5. Lean on a support crew when struggling. Think of the friends and family who truly want to see you succeed. Enlisting those with whom you have authentic relationships is key when your motivation begins to wane. Choose people who may have seen you fail in the past and who know how much success means to you, says Edward L. Deci, a professor of psychology at the University of Rochester, in New York. For Jane Arginteanu of New York City, support came in the form of her fiancé, Glenn. Arginteanu had smoked from the time she was a teenager and had tried to quit before. When she decided to give it another go, Arginteanu says, “Glenn stood by me and told me, without ever issuing an ultimatum, that he wanted to grow old with me. That was terrific motivation.” A year later, she’s smoke-free.

6. Make yourself a priority.Put your needs first, even when it feels utterly selfish. You will derail your progress if you sacrifice yourself for others in order to please them (such as eating a cupcake that a coworker baked even though you’re on a diet). A few years ago, Karen Holtgrefe of Cincinnati was at the bottom of her own priority list. “I had a demanding full-time job as a physical-therapy manager and was teaching physical therapy part-time,” she says. “Plus, I had a husband and two children to care for.” As a result, she found herself stressed-out, overweight, and suffering from constant backaches. “I hit a wall and realized I needed to make some changes for my sanity,” Holtgrefe says. So she quit the part-time teaching job, joined Weight Watchers, and scheduled nonnegotiable walks six days a week―just for her. In a year, she lost 85 pounds, and her back pain (and stress) disappeared.

7. Challenge yourself―and change things up. It’s hard to remain enthusiastic when everything stays the same, says Frank Busch, who has coached three Olympic swimming teams. To keep his athletes motivated, he constantly challenges and surprises them―adding a new exercise to a weight routine or giving them a break from one practice so they can recharge. Amy Litvak of Atlanta did the same thing. She had several half-marathons under her belt but wanted something new, so she signed up for a series of mini triathlons. “Each race was longer than the last or had a slightly different challenge,” she says. She breezed through them and is now training for a full marathon.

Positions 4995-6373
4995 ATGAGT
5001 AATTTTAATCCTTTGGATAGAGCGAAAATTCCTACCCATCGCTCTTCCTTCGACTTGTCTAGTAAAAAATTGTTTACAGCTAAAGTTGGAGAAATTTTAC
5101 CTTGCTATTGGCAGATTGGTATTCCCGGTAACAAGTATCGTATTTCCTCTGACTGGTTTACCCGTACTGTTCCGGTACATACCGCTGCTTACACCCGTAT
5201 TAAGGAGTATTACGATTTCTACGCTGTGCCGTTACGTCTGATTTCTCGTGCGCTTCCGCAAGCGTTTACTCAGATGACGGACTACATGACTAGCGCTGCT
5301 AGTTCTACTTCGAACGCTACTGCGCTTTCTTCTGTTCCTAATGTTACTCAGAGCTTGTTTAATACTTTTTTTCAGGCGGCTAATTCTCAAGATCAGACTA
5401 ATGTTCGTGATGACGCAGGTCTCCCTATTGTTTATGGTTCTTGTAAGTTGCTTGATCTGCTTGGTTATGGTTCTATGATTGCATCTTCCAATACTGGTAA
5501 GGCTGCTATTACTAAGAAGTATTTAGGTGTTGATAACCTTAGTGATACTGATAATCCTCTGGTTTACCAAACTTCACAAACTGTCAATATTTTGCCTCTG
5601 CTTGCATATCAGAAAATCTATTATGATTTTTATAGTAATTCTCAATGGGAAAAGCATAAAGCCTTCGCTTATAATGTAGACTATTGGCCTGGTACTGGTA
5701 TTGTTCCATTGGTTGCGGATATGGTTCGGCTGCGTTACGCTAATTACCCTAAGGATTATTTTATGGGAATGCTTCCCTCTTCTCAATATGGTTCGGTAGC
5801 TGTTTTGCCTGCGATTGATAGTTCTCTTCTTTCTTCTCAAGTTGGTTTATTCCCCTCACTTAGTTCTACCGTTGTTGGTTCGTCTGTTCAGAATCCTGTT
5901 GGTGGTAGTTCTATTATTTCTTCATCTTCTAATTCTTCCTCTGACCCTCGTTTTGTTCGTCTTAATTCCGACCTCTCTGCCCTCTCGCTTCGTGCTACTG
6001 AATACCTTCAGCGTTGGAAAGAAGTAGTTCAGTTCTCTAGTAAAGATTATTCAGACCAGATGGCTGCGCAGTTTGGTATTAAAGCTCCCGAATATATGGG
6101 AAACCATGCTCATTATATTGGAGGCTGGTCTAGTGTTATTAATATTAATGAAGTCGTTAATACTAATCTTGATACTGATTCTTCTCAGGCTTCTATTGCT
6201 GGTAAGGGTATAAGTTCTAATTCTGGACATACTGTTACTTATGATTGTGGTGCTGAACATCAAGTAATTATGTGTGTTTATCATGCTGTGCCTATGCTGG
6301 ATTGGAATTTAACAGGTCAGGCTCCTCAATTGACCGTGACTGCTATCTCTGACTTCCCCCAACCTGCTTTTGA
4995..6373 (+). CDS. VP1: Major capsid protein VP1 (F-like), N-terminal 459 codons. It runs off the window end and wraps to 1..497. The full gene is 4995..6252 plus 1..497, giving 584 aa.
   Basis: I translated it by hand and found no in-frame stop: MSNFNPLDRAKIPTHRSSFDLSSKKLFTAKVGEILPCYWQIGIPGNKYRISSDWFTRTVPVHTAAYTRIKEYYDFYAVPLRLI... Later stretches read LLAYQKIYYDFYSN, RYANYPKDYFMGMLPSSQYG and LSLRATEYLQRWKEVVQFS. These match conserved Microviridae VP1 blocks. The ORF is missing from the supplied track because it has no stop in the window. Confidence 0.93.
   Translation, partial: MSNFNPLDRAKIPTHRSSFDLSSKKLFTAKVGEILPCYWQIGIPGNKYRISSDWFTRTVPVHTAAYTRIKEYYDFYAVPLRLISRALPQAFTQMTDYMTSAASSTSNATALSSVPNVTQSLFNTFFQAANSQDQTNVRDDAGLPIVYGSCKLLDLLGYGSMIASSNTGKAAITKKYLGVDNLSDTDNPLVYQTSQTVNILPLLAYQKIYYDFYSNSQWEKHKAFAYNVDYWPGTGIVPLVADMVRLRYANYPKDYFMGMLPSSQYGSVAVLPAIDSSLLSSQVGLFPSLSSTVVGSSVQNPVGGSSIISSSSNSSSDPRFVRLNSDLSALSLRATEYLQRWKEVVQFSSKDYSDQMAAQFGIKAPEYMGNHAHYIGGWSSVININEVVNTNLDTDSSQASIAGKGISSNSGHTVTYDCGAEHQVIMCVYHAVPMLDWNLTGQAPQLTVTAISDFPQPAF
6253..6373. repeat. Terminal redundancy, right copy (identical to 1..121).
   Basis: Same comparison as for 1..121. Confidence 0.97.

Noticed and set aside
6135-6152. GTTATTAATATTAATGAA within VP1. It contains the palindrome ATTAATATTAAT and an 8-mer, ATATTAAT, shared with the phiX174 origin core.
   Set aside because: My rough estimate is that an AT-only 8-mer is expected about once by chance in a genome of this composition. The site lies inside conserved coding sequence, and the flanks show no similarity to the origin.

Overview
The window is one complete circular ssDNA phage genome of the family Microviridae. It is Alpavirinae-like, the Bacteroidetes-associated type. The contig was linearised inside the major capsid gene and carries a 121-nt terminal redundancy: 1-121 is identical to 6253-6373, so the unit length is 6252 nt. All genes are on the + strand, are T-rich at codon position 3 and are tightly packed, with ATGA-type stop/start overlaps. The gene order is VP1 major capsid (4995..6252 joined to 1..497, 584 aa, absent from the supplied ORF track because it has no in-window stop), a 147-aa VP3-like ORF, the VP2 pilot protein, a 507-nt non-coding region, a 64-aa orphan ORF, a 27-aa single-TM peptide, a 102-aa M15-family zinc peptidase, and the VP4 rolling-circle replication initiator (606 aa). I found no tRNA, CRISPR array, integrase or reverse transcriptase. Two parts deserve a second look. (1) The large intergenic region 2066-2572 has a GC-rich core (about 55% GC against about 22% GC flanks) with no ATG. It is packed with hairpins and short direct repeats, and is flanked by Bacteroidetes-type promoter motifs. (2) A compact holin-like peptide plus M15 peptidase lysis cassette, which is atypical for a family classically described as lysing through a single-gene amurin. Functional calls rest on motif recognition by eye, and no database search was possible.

8. Keep on learning. To refuel your efforts, focus on enjoying the process of getting to the goal, rather than just eyeing the finish line. Janet Casson of Queens, New York, set out to teach yoga. She completed her training, but finding a position took longer than anticipated. So she wouldn’t lose steam and become discouraged, Casson used the time to perfect her skills. She attended workshops and studied with different teachers. “It was invigorating and kept me working toward my goal,” says Casson, who now teaches five classes a week.

9. Remember the deeper meaning. You’re more likely to realize a goal when it has true personal significance to you, according to Deci. (For example, “I want to learn to speak French so I can communicate with my Canadian relatives” is a more powerful reason than “I should learn French so that I can be a more cultured person.”) And when the process isn’t a pleasant one, it helps to recall that personal meaning. Not all dedicated gym-goers love working out, Deci points out, but because they have a deep desire to be healthy, they exercise week after week. Jennie Perez-Ray of Parsippany, New Jersey, is a good example of this. She was working full-time when she decided to get her master’s degree. However, she knew that pursuing that goal would mean spending less time with her friends and family. “But I was the first person in my family to get a degree, so it was very important to me,” Perez-Ray says. She kept this in mind every evening that she spent in the classroom. Although the sacrifices she made were hard, she reflects, “reaching my goal made it all worthwhile.”

Is Your Major Depression Treatment Plan Working?

Track your progress with a journal of your clinical depression symptoms.

As you start to overcome major depression (also known as clinical depression, major depressive disorder, or MDD), you can boost your success by being an active member of your own treatment team. Once you’ve worked with your doctor and/or a psychotherapist to put a depression treatment plan in place, the next step is to watch for signs that you’re feeling better. Overcoming depression may take some time, but keeping regular tabs on your progress will help your depression-treatment team fine-tune the right mix of antidepressant medication and psychotherapy for you.

Keep a Depression Symptoms Journal

Day-to-day variations in your depression symptoms can be misleading, so it may be more helpful to assess your progress at the end of each week instead of daily. To keep track of subtle changes in your symptoms, use a depression symptoms journal for at least the first month of treatment. Write in it daily.